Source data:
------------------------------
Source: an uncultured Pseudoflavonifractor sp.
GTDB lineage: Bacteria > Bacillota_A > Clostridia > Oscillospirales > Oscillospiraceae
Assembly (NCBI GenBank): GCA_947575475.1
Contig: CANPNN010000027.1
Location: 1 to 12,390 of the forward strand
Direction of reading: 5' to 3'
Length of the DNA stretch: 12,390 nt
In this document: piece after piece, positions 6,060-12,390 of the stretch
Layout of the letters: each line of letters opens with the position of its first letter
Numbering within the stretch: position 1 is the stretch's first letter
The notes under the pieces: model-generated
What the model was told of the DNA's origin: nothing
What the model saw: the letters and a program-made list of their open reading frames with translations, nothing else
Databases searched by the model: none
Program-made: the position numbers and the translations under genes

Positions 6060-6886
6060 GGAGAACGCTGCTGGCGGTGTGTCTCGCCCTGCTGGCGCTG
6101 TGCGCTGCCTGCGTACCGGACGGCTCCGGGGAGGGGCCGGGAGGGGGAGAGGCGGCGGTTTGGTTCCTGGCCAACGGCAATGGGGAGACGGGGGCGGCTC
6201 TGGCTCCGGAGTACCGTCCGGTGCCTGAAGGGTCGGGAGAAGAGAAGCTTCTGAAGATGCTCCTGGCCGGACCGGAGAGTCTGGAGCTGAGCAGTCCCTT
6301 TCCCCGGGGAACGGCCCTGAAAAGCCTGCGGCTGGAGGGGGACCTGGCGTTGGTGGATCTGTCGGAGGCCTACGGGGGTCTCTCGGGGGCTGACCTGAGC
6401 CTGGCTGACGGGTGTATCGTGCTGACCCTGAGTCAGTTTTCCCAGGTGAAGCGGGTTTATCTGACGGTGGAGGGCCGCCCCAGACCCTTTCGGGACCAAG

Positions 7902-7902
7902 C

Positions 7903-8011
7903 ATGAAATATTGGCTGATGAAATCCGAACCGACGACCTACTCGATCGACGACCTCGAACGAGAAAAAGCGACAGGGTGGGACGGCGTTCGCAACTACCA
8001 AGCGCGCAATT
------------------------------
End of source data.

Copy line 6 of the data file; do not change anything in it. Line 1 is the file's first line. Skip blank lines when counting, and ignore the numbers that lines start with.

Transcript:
Direction of reading: 5' to 3'